I went to most of the sessions I could - some were not so good, but overall they were pretty interesting. It was cool to see what some of the different student groups are up to around the world. Some had started initiatives like breast screening/awareness for breast cancer, changing nappies in orphanages, or promoting paper bags and recycling - most of which were great to hear about and a good reminder of how good we have it in Australia! The UK team, Medsin, had some good programs and I did some sessions run by one of them about setting up primary health care systems in countries with role plays of refugee camps, the UN and other parties involved.

One of my favourite sessions, was an interative art workshop. I partly like the idea because of its potential, rather than its actual outcome - but I did have fun playing with clay while thinking about conflict and health!

The place we stayed was pretty wacky - a fake medina resort/conference centre! There was a wierd indoors area with fake trees stuck on the walls, and real touts selling stuff - real stuff but not sure about the real prices - perhaps real resort prices. I still bought a few things because I rightly predicted I wouldn't have much other time for shopping.

The last day when everyone was leaving the conference centre and there were no sessions, I managed to join up with some US guys I'd met and join them on a little exploring. Two of us had a flight later that day, and two were sticking around till the next day. We got the 6am bus to the Carthage/Tunis airport where we failed to check in our bags early - but our back up plan fell into place nicely. The boys who were sticking around got a hotel in Tunis and we left our bags for the day. They'd had a day in Tunis pre-conference, and had randomly met an American who they then had dinner with - so they got a hotel near to his place in order to catch up again. By chance as we set out to find the train station, we met their new friend's flat mate and he gave us a semi-guided tour to the station. He also answered our question as to why everything was so quiet - it was Mohammed's birthday and a public holiday. But fortunately it didn't stop us getting tasty almond/chocolate pastries for breakfast!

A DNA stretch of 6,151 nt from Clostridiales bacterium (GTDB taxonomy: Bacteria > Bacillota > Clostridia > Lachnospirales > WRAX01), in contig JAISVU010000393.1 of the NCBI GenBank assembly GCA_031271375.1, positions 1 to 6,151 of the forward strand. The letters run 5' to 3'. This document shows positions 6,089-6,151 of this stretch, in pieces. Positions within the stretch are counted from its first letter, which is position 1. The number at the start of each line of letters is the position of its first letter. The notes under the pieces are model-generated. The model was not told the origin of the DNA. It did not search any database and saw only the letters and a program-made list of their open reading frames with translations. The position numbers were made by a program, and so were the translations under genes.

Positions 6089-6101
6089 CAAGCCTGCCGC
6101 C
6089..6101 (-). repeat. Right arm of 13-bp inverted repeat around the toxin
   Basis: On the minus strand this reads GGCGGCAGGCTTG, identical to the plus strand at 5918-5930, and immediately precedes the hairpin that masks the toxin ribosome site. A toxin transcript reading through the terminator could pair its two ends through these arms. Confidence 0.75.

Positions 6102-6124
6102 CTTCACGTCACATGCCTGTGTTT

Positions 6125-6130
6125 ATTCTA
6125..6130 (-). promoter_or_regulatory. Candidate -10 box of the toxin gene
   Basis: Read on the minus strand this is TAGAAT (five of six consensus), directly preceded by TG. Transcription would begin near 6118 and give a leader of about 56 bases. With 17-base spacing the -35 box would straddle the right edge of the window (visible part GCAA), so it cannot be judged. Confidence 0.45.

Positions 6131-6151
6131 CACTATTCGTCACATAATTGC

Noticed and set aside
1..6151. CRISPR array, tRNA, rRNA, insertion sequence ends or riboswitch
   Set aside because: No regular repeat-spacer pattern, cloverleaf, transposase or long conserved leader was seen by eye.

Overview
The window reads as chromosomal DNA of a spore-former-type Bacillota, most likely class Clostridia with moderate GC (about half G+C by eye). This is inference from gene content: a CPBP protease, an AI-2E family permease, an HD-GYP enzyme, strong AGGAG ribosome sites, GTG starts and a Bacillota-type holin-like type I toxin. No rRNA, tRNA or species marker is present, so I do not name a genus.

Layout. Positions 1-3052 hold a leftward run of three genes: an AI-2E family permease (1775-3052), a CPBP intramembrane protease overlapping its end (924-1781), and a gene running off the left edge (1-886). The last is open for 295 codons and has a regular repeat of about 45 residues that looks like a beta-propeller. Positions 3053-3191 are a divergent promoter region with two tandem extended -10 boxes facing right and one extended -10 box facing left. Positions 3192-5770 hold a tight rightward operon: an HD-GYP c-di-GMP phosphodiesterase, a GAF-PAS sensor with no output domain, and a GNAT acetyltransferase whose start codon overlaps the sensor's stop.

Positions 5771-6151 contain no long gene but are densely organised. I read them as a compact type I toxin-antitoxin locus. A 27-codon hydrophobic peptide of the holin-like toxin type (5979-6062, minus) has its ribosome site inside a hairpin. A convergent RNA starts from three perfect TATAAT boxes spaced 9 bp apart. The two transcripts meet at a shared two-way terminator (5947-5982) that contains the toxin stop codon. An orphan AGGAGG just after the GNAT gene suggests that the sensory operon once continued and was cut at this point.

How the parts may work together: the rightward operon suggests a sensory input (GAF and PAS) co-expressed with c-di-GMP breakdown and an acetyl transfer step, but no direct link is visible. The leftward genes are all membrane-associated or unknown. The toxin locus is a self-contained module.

Our agenda for the day was Carthage followed by lunch in Sidi Bou Saíd - which we managed to do nicely. We did a fair bit of walking around Carthage - added to unecessarily by not realising the price of admission was for all the sites of Carthage! We went to one place, thought it was a bit expensive just for a museum, and tried somewhere else - then had to go back! The museum was well worth going back for with some amazing lamps, pottery, sarcophagi, and a good collection of mosaics. We also looked into the Roman Villa, and failed to find any archaelogy in the 'parque archeologique' or something. It was just a trail through some bushes...

We had a great lunch in the 'ridiculously romantic' though slightly touristy place up on the hill in Sidi Bou Saíd. I had a 'Tunisiain Specialty' - delicious stuffed squid, as well as a Briq (thanks Big A!). We'd had a big week, early start, and lunch was slow to arrive. The four of us were pretty quiet as we waited for our food to come, and did well to stay away, but it was certainly worth the wait. We also grabbed a freshly fried donut/pastry thing of some kind on the way back down the hill to begin out train-taxi-via hotel-taxi trip to the airport. At my request we jumped out of the first taxi a little early so I could spend a few extra dinar/look in the supermarket. As well as tissues to stem the travel cold dripping nose, I found some tins of halva, Turkish coffee and 300% harissa to take back home (these puzzled customs slightly as all the writing was French/Arabic, but they were allowed through!).